Following the sustained pressure Conway Hall faced due to the nature of the Radfem 2012 article, it was today revealed that Shelia Jeffreys has been banned from speaking at the conference due to the controversial nature of her so-called hate speak. In her article today published in the Guardian as part of their “comment is free” series, she seeks largely to rebut the criticism that she and her supporters have faced in the wake of the discriminatory admissions policy of the conference, singling out Roz Kaveney’s article in particular.
Whilst I am certain that many of “my sisters” will be rejoicing at this news – and I imagine a number of pieces of this nature will have been published online as this was being written – this is not what interests me today. Instead, it seems to me that there is an arguably more important issue about the nature of free speech being raised in Ms Jeffreys’ article (disingenuous and somewhat ironic though it might have been in this context) which has been bubbling below the surface for sometime. It is this same issue which made me unwilling to call for her being “banned” from speaking at this conference, and consequently I am unhappy with this outcome. Personally, impossible though this solution might have been, I would have much preferred to see the inclusion of women who are trans at Radfem 2012 so that, were Ms Jeffreys to raise the issue, a balanced discussion could potentially have been had.
The fact of the matter is that gender identity disorder (aka transsexualism, transgenderism or gender incongruence depending on which nomenclature your prefer) is a hugely under-researched area and, consequently, one which we know little about. We have little to no idea of its cause or how it progresses, and as such it is a ‘condition’ [a term I use *very* loosely here] which is normally diagnosed by the patient as opposed to a doctor. This means that when someone presents with gender incongruence it falls upon the psychiatrist to confirm the diagnosis rather than make the diagnosis themselves. Doctors are human and not infallible; as such medical professions are as able to be lead by information as anyone else. In a situation such as with gender incongruence where there is empirical test to confirm available, this process becomes much more difficult and time consuming as the doctor cannot run the risk of causing idiopathic harm through the misdiagnosis and subsequent mis-treatment.
Were more research done into gender identity disorder we would naturally learn more about the ‘condition’. Consequently, we would be able confirm the diagnosis more effectively. This would potentially not only allow for those people on the treatment pathway to progress more quickly and less disruptively, but it may also help to facilitate a better understanding at a more local level thus ensuring more accurate (i.e. less false) and faster referrals onto the pathway for those seeking treatment.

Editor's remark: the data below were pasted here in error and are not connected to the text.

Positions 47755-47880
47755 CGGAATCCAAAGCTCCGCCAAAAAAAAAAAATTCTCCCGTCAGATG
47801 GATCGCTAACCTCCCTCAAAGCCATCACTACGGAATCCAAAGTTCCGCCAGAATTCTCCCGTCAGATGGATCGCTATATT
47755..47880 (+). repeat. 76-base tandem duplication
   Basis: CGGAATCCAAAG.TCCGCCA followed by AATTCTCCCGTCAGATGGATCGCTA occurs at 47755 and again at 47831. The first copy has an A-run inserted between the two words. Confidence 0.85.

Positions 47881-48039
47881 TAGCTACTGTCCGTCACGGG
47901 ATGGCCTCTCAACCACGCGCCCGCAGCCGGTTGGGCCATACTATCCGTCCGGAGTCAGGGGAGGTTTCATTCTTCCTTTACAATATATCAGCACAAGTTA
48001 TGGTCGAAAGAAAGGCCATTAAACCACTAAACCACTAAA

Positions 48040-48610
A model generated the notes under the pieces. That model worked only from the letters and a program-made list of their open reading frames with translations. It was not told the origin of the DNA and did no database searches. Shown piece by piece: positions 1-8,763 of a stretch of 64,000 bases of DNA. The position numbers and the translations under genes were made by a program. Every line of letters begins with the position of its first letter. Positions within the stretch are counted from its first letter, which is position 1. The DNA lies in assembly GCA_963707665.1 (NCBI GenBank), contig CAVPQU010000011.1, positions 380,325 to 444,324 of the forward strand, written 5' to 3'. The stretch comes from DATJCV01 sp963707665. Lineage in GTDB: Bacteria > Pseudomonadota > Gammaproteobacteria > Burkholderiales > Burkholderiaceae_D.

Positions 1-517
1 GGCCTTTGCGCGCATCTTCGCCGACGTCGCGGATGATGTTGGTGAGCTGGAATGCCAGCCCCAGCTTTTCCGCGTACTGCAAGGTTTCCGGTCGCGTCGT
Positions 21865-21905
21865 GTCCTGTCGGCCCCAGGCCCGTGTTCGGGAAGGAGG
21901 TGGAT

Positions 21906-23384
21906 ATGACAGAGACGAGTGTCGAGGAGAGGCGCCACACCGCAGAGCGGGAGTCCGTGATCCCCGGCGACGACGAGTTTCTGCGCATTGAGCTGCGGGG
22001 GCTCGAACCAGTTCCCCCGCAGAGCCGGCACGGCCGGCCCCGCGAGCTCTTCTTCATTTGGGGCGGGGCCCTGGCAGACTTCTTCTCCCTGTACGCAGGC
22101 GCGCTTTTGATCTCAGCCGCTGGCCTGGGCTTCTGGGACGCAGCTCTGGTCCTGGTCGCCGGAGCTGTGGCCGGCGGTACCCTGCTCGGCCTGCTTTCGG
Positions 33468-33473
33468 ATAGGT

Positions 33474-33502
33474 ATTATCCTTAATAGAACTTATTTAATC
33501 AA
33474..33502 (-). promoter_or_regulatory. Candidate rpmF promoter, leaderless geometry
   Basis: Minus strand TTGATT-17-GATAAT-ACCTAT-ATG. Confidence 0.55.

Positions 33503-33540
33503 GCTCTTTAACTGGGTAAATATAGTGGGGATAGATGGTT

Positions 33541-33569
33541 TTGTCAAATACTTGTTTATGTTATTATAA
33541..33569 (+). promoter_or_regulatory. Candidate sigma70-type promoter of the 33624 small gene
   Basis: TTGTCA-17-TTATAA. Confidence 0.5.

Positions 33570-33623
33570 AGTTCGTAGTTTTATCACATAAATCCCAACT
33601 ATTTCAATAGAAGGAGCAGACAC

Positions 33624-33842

So, with this in mind, why do we [individuals who are trans] as a community seem to be so afraid to have this discussion? Whilst I do not agree with the tone of her article, Ms Jeffreys gives a number of examples – both recent and not – of occasions in which we have indeed subjected those who question the nature of gender identity disorder “to determined campaigns of bullying, intimidation and attempts to shut them down” . Whilst many may argue these campaigns were justified, I would point out that it is not the campaigns themselves which are objectionable but rather their nature. The nature of these acts not only undermines the associated campaigns, but also serves to highlight the desperation and defensiveness we appear to feel when questioned. Yet, if we will fight for our rights – thus effectively forcing others to re-evaluate our role in society; is it not only fair that we allow them to freely question that role?
By taking the defensive and dismissive stance we serve not only to empower the argument – as Ms Jeffreys suggests – that gender incongruence “might not stand up to rigorous research and debate”, but we also stifle any chance of progress in terms of our treatment by medical professionals, our treatment by academics and – in many ways – our treatment by the general populous, since those who might facilitate that progress are left too afraid to enter the field by the fallout of ongoing battles. If we were instead to step back and allow outspoken individuals to say their piece and move on, we might slowly be able to replace these childish squabbles and vicious conflicts with productive, intellectual discussion and progressive research. As in any area, as the discussion grows and debate continues those with more extreme views and theories will be largely marginalised, dismissed and unheard – and so disarmed anyway. Moreover, if we actually go one further and actively arrange and facilitate debate in this way then we may even be able to shape the nature and focus of discussion to meet our own ends.
The crux of my argument is this – those coming forth with new and differing views should be met with open minds; not with open warfare. Whilst it would be foolish to through caution to the wind in its entirety, it appears that for the moment the approach being taken is not one which even permits whispers to go uncensored. As such it might be prudent to take a step back in order to allow a dialogue to begin and instead aim to steer it as it matures. Yes, a number of controversial views may currently be present, but in facilitating discussion I am certain we will find that things are much more interesting just below surface. The potential for discussion here is like an iceberg – let us help it to be explored fully.